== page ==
Best Media Debunking of the Myth of Marital Bliss

For way too long, reporters who should know better have been perpetuating myths about the benefits of marrying based on working papers and press releases. Finally, someone challenged those claims instead of just repeating them.

How Not to Think About Single People

When "experts" offer their opinions on single people, they sometimes reveal what they do not know about single people and single life. A recent New York Times story includes a number of claims just begging to be critiqued. Readers, have at it!

How to Be Happily Single for Life

In a study of lifelong single people in Ireland, 65 and older, those who had chosen to live single were happier and had fewer regrets than those who were single because of constraints. The single-by-choice seniors were contentedly pursuing their interests, volunteering, and socializing with friends and relatives.

Marital Privilege: It's Not Just a Courtroom Thing

The growing awareness of white privilege and male privilege has opened our eyes to many other kinds of privileges. Yet amidst all this consciousness-raising, most people have remained oblivious to the unearned privileges that advantage at least half of the adult population – people who are married.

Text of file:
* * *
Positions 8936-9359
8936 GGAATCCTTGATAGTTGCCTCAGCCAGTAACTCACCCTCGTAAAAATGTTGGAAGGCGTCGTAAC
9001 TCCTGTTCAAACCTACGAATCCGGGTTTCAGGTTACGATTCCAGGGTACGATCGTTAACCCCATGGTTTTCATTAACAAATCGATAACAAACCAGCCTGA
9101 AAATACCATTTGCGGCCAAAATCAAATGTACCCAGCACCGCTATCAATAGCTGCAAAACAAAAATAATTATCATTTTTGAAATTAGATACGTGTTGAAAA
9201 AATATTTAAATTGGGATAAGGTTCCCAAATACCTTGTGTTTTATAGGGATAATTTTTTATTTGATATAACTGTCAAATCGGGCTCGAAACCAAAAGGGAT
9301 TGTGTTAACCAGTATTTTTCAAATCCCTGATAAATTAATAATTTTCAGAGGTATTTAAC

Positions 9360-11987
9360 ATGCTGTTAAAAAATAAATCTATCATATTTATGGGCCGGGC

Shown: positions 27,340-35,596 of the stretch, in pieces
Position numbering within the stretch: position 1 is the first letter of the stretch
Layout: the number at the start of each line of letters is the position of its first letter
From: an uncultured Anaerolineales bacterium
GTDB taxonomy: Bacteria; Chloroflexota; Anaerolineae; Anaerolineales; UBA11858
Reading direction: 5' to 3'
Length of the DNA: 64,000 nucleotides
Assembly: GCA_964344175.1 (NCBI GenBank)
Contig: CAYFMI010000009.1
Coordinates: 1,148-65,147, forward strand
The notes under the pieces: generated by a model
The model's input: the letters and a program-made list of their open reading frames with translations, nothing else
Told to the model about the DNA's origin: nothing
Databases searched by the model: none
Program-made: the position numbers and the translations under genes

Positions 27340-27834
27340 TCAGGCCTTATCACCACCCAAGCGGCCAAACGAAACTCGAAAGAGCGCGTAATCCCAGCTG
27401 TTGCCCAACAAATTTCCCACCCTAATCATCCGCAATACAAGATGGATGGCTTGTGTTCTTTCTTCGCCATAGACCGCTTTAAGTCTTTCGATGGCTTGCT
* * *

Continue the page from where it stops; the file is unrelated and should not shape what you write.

Getting Married Makes You Happier? No, Part 2 [UPDATED]

Heard about the recent research supposedly showing that marrying makes people lastingly happier? It actually showed that in vast swaths of the world, married people are not happier than single people. It also replicated the finding that any increase in happiness among people who get married and stay married is just a short-lived honeymoon effect.

Getting Married Makes You Happier? Again, No, Part 1

In this, the first of two posts on the latest study claiming that getting married makes you happier, I explain why no study has ever definitively shown that getting married causes people to become happier—and no study ever will. In Part 2, I'll critique the latest study in detail.